I first spotted this mass of white spikes one day in June
at an open house at the nearby Hocking House where
they open their garden once a year to visitors. The beds
are full of the clay garden art that they create and then showcase by setting it the midst of the many flowerbeds.
The loosestrife Lysimachia clethroides looked beautiful with its white curving spikes brightening up the shaded area of their garden.
Any plant that can grow in shade fascinates me so I had
to look the flower up to see what it was since it was an unfamiliar plant to me.
This vigorous grower has attractive, smooth, narrowly oval pointed leaves are mid-green above, pale green beneath. Tiny saucer-shaped white blossoms are produced in dense, tapered terminal spikes, 4 to 8 inches long, that curve gracefully over and down. The leaves turn to rich gold in autumn.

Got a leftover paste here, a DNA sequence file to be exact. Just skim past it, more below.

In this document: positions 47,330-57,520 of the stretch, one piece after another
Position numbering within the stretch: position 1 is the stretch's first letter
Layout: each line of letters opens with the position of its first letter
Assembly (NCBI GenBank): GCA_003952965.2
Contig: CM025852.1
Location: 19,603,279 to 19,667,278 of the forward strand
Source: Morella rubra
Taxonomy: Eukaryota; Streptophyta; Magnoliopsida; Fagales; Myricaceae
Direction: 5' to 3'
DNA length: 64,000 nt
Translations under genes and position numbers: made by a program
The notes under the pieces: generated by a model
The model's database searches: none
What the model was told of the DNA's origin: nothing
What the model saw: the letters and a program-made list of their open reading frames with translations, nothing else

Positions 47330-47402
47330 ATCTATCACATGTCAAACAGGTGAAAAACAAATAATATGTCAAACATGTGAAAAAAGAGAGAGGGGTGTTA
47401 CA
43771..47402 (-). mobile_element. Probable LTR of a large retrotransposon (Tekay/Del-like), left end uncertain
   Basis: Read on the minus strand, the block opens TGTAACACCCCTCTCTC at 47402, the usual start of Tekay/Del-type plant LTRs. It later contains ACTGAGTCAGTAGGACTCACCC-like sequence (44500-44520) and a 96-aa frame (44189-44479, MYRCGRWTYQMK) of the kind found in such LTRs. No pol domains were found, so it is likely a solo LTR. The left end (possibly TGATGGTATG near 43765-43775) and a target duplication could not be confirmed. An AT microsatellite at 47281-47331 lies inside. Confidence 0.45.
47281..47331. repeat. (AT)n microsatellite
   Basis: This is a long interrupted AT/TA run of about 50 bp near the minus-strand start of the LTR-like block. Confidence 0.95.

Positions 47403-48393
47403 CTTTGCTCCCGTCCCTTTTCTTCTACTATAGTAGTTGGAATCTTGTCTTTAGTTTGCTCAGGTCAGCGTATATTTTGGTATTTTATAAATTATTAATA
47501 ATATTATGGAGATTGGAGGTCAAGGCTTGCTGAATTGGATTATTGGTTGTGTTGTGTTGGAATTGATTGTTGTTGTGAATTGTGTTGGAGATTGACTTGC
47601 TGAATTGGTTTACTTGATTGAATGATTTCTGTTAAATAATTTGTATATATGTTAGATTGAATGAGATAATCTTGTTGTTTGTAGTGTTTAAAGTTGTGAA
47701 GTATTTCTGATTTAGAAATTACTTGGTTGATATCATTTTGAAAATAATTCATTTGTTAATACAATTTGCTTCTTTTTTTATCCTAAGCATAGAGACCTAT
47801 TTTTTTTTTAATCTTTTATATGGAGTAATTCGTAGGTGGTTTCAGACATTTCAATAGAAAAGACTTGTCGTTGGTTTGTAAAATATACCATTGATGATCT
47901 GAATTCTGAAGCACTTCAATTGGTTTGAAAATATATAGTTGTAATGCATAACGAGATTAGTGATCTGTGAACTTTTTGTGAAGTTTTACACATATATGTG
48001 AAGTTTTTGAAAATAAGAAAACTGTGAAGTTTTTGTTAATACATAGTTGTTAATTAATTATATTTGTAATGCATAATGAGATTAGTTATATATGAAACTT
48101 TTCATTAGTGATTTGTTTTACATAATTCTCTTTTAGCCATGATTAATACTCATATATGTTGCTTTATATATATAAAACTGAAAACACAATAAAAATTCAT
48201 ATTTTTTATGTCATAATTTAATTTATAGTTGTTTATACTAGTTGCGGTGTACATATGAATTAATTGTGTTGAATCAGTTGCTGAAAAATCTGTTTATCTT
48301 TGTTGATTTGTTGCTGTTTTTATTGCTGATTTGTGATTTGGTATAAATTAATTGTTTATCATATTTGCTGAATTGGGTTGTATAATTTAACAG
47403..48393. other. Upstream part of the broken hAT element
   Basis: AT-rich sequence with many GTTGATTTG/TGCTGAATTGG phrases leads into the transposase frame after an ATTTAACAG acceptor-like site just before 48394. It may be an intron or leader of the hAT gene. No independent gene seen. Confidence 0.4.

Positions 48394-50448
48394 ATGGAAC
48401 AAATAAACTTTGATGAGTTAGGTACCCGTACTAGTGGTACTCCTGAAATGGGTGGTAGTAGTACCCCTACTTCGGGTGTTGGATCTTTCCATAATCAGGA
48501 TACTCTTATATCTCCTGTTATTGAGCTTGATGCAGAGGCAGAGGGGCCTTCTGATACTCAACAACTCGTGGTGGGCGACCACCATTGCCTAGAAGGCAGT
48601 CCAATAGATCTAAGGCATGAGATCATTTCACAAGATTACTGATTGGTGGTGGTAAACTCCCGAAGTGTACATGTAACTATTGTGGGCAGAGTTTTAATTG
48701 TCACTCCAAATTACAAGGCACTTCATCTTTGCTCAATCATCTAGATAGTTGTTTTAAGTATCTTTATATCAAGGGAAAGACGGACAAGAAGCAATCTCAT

I think the words vigorous grower is a dead giveaway.
When a plant is listed as a vigorous grower that usually means it may well become invasive.
That may well explain why a flower that I had not even noticed two years before was now two years later spreading all over this bed. To be fair it also may not have been in bloom at the time of the previous visit.
It is a beautiful looking flower though.
It grows in rich, moist but well-drained soil that does not
dry out in summer. Grows in zones 4 to 9.
So my question is do any of you gardeners grow it and if
so what is your opinion of the plant?
Does it get invasive in your garden?
If so how do you keep it in check?